As a result, they engage intimately with their working conditions; just like the old woman in The Earth, they connect respectfully and lovingly with their physical, organic and material surroundings. In the films, things are occasionally simple, people are often bad, life is difficult and dirty, and sometimes there are no alternatives for certain situations. “I think it’s gonna be good if you see this…” says the narrator in the film People from… as he introduces a gang of ditch-diggers. However, the means of expression employed by the filmmakers far exceed the limits of documentary realism. They often use paired-down representations that focus on a particular moment or concentrate on minute details like the beautiful, Japanese-painting-like final frame of a blossoming tree in Close to Hell or the ritual laying of an asphalt road in Sisyphus. In Modern Symphony, a portrait of a steelworks, the most obvious elements of harsh reality such as noise, heat or dust are eliminated in favour of experimental imagery, and non-linear editing accompanied by avant-garde music. 

These films inconspicuously transform homo laborans into homo faber. As in Symbiosis, the filmmakers construct reality – as in from Velazquez’s Las Hilanderas, c. 1653-4 – by literally weaving its constituents together. Like a mirror, these films provide their makers with the critical reflection they were deprived of in other social spheres. Cultural production simultaneously offered a space of self-presentation and opened up a window onto their world.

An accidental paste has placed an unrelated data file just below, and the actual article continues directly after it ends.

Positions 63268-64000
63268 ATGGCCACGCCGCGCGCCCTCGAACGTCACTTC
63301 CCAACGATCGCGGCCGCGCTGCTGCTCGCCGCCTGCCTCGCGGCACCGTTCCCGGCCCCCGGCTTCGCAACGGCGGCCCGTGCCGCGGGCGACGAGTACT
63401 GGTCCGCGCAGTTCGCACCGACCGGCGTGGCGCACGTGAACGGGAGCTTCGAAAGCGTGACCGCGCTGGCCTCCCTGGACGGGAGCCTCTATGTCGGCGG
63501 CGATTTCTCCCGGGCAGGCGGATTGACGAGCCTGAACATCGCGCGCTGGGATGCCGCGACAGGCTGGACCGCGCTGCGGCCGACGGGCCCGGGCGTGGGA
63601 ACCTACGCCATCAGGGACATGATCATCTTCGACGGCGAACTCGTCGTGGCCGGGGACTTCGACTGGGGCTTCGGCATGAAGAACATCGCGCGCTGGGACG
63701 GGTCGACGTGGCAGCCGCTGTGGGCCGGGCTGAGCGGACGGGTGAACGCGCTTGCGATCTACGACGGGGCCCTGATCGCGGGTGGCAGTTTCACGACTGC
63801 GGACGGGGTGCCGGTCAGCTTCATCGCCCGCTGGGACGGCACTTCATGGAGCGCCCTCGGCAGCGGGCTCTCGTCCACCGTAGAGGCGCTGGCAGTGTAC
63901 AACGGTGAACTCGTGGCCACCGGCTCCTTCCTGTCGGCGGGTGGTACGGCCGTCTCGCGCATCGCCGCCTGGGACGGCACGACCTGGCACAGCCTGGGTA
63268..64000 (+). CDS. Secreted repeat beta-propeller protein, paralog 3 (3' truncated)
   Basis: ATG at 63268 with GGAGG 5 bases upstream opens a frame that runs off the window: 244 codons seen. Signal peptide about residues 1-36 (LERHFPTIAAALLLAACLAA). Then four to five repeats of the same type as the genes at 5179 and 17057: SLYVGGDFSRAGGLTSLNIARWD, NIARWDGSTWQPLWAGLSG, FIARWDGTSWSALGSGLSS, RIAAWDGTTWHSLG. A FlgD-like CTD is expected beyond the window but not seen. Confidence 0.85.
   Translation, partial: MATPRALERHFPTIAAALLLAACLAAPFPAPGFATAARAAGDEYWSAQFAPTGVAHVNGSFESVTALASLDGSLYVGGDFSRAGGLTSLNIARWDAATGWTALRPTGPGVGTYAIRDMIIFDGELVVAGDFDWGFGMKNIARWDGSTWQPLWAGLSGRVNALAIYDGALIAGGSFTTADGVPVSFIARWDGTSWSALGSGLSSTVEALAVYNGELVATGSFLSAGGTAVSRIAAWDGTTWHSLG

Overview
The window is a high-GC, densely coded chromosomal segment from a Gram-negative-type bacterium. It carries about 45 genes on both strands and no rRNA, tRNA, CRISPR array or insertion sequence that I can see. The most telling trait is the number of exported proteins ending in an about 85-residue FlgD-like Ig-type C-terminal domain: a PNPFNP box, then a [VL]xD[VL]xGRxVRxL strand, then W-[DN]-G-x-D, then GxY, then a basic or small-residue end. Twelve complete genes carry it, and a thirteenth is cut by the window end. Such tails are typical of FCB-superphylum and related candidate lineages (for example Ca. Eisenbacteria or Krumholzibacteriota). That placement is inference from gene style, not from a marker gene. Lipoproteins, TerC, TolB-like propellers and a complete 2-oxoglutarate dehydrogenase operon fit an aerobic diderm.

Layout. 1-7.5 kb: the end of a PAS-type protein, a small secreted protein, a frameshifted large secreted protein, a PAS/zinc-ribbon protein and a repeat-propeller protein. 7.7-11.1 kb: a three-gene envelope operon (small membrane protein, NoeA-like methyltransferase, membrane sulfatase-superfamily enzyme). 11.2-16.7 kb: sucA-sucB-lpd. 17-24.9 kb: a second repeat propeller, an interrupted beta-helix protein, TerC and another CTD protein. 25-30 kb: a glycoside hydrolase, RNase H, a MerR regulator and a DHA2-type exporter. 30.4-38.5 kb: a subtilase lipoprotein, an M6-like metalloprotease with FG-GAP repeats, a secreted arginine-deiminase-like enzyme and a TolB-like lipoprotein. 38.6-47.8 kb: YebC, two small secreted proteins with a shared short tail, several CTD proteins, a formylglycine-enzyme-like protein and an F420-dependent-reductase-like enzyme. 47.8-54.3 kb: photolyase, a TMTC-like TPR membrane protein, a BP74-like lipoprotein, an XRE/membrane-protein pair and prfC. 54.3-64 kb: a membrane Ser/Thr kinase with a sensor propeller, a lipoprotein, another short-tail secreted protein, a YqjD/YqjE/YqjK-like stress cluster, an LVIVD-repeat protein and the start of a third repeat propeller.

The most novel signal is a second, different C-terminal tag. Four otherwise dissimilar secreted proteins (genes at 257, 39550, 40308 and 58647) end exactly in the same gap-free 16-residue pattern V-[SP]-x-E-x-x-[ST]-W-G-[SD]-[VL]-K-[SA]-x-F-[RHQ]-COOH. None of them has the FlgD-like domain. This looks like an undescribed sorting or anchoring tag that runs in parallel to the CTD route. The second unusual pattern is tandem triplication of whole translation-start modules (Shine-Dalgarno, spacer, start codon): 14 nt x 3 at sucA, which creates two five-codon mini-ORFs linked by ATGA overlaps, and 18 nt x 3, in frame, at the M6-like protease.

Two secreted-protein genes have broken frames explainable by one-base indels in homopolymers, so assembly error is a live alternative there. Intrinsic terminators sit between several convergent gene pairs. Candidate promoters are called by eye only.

Emancipation or appropriation

In an interview Marysia Lewandowska described the phenomenon of enthusiasm as “A kind motivation, a force independent of professional obligations, something originating in completely different needs. A drive which is not dictated by financial gain […] it’s a result of hidden passion, and a need for self-realization”. For a long time – from slaves, journeymen, industrial workers and post-industrial employees – labour led a fight for the right to feel such sovereignty. Increasingly organized, Labour demanded political autonomy and freedom from degrading regulation and endless discipline.